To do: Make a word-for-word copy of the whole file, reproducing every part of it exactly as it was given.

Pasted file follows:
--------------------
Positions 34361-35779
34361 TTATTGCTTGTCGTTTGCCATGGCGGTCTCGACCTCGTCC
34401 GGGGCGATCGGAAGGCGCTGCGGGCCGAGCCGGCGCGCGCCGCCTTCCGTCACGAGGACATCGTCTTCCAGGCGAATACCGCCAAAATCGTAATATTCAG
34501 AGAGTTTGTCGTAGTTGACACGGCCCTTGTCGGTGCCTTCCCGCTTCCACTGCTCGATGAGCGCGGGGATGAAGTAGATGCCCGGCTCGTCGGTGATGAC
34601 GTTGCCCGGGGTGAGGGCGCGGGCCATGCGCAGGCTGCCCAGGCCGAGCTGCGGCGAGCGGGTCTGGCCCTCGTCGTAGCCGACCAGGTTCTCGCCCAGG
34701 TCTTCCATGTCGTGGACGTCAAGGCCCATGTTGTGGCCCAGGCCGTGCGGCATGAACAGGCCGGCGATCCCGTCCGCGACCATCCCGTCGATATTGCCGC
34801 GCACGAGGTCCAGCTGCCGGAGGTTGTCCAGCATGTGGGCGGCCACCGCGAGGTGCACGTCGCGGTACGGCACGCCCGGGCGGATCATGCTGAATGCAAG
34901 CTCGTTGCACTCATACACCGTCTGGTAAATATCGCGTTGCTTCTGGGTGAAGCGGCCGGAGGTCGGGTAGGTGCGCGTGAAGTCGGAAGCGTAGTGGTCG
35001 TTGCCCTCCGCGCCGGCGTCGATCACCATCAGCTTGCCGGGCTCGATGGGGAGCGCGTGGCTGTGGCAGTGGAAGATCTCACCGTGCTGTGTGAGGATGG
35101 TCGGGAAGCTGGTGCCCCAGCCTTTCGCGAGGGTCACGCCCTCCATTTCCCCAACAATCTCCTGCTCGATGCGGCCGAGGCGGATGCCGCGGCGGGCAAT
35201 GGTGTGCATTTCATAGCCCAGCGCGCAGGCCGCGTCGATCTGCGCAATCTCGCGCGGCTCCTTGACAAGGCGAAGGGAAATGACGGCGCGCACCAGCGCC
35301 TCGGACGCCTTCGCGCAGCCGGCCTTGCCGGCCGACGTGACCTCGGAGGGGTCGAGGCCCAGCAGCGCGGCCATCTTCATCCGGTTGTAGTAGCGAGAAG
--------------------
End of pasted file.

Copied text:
Positions 34361-35779
34361 TTATTGCTTGTCGTTTGCCATGGCGGTCTCGACCTCGTCC
34401 GGGGCGATCGGAAGGCGCTGCGGGCCGAGCCGGCGCGCGCCGCCTTCCGTCACGAGGACATCGTCTTCCAGGCGAATACCGCCAAAATCGTAATATTCAG
34501 AGAGTTTGTCGTAGTTGACACGGCCCTTGTCGGTGCCTTCCCGCTTCCACTGCTCGATGAGCGCGGGGATGAAGTAGATGCCCGGCTCGTCGGTGATGAC
34601 GTTGCCCGGGGTGAGGGCGCGGGCCATGCGCAGGCTGCCCAGGCCGAGCTGCGGCGAGCGGGTCTGGCCCTCGTCGTAGCCGACCAGGTTCTCGCCCAGG
34701 TCTTCCATGTCGTGGACGTCAAGGCCCATGTTGTGGCCCAGGCCGTGCGGCATGAACAGGCCGGCGATCCCGTCCGCGACCATCCCGTCGATATTGCCGC
34801 GCACGAGGTCCAGCTGCCGGAGGTTGTCCAGCATGTGGGCGGCCACCGCGAGGTGCACGTCGCGGTACGGCACGCCCGGGCGGATCATGCTGAATGCAAG
34901 CTCGTTGCACTCATACACCGTCTGGTAAATATCGCGTTGCTTCTGGGTGAAGCGGCCGGAGGTCGGGTAGGTGCGCGTGAAGTCGGAAGCGTAGTGGTCG
35001 TTGCCCTCCGCGCCGGCGTCGATCACCATCAGCTTGCCGGGCTCGATGGGGAGCGCGTGGCTGTGGCAGTGGAAGATCTCACCGTGCTGTGTGAGGATGG
35101 TCGGGAAGCTGGTGCCCCAGCCTTTCGCGAGGGTCACGCCCTCCATTTCCCCAACAATCTCCTGCTCGATGCGGCCGAGGCGGATGCCGCGGCGGGCAAT
35201 GGTGTGCATTTCATAGCCCAGCGCGCAGGCCGCGTCGATCTGCGCAATCTCGCGCGGCTCCTTGACAAGGCGAAGGGAAATGACGGCGCGCACCAGCGCC
35301 TCGGACGCCTTCGCGCAGCCGGCCTTGCCGGCCGACGTGACCTCGGAGGGGTCGAGGCCCAGCAGCGCGGCCATCTTCATCCGGTTGTAGTAGCGAGAAG